UPDATE: Almost great news about taking your guitar aboard a plane!

Instruments on a plane!

UPDATE

February 18 2014

Well, sometimes some things are too good to be true. I was alerted to this article by Joan Lowy which contradicts the information I had been told. To follow up I contacted Ms. Lowy directly and was told:

The law says airlines are to permit passengers to store their instruments in closets, overhead bins and under seats where they fit. Passengers can buy a ticket for a seat for larger instruments weighing up to 165 pounds. … . However, airlines don’t have to do anything until the department issues regulations. Transportation officials say they don’t have the money to pay for writing these regulations. The department asked for funds to hire four more people to write all regulations in its last budget request, but was turned down. (Congress directs federal agencies to write a lot of regulations, some of which are complex and require a great deal of economic analysis. However, this would appear to be one of the more straightforward ones.)

So, in summary, the law has been passed, but until the department of transportation enforces it, we are still left to the same old lottery as we are used to. I for one will still be carrying a print out of the form below and writing to the department of transportation to get a move on…

Thanks to Joan Lowy for her help on this matter
Follow Joan Lowy on Twitter at http://www.twitter.com/AP_Joan_Lowy

Simon

Instruments on a plane

As of February 14 2014, musicians have scored a major triumph In the ongoing battle to get musical instruments aboard flights. All too often we have heard stories of woe; snapped necks, broken bows, and demolished bridges. Now with a rather definitive law passed by US congress musicains are able to fly with more confidence.

As it pertains to guitarists, the instrument will be allowed on board without any extra charge if it can be stowed safely onboard the aircraft. It will still be in your best interest to get on the aircraft early, as those overheads fill up quickly these days, however your odds of a safe flight for your precious has just been dramatically increased!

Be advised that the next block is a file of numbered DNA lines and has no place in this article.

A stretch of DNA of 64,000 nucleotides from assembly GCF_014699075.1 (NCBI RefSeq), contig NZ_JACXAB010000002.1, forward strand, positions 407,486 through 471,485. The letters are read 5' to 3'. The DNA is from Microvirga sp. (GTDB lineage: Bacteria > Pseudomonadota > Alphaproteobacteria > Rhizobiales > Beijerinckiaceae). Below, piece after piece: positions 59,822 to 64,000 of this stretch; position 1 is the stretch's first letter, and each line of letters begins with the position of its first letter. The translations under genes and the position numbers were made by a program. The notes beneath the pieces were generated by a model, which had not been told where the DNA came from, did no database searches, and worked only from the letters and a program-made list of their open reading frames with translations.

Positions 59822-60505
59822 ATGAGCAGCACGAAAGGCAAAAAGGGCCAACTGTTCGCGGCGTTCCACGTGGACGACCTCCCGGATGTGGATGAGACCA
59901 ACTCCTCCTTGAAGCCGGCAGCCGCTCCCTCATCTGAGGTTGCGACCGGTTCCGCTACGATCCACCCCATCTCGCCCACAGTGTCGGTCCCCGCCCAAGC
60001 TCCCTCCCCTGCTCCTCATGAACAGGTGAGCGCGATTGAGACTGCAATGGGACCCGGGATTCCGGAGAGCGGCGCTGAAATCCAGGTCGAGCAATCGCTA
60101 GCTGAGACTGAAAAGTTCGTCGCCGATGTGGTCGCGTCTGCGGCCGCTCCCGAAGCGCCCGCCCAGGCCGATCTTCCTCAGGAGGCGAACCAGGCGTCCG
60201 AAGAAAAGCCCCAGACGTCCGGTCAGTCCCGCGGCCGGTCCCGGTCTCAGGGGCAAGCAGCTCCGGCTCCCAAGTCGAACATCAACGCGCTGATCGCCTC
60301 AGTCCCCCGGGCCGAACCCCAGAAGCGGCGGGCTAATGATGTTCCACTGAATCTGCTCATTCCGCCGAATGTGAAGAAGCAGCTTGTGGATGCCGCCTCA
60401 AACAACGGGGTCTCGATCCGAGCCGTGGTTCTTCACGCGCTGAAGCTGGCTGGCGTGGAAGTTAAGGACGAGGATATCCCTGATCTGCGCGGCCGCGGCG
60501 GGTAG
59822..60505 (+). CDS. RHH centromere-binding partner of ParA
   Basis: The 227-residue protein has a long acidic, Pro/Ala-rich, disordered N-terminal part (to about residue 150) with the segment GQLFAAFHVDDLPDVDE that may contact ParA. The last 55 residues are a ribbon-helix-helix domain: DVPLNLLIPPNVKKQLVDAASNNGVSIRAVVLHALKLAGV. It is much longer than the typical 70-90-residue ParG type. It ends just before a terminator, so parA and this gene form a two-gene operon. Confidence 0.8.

Print out the applicable PDF pages (74-75)  of the new law, and carry it with you on your travels. This applies to US carriers only, but we will all hold out hope for an international elevation of standards!

PDF of the new FAA law

by Simon Powis

Here is the text from page 74-75

Happy valentines 🙂

41724. Musical instruments

‘‘(a) IN GENERAL.—
‘‘(1) SMALL INSTRUMENTS AS CARRY-ON BAGGAGE.—An air
carrier providing air transportation shall permit a passenger
to carry a violin, guitar, or other musical instrument in the
aircraft cabin, without charging the passenger a fee in addition
to any standard fee that carrier may require for comparable
carry-on baggage, if—
‘‘(A) the instrument can be stowed safely in a suitable
baggage compartment in the aircraft cabin or under a
passenger seat, in accordance with the requirements for
carriage of carry-on baggage or cargo established by the
Administrator; and
‘‘(B) there is space for such stowage at the time the
passenger boards the aircraft.
‘‘(2) LARGER INSTRUMENTS AS CARRY-ON BAGGAGE.—An air
carrier providing air transportation shall permit a passenger
to carry a musical instrument that is too large to meet the
requirements of paragraph (1) in the aircraft cabin, without
charging the passenger a fee in addition to the cost of the
additional ticket described in subparagraph (E), if—
‘‘(A) the instrument is contained in a case or covered
so as to avoid injury to other passengers;
‘‘(B) the weight of the instrument, including the case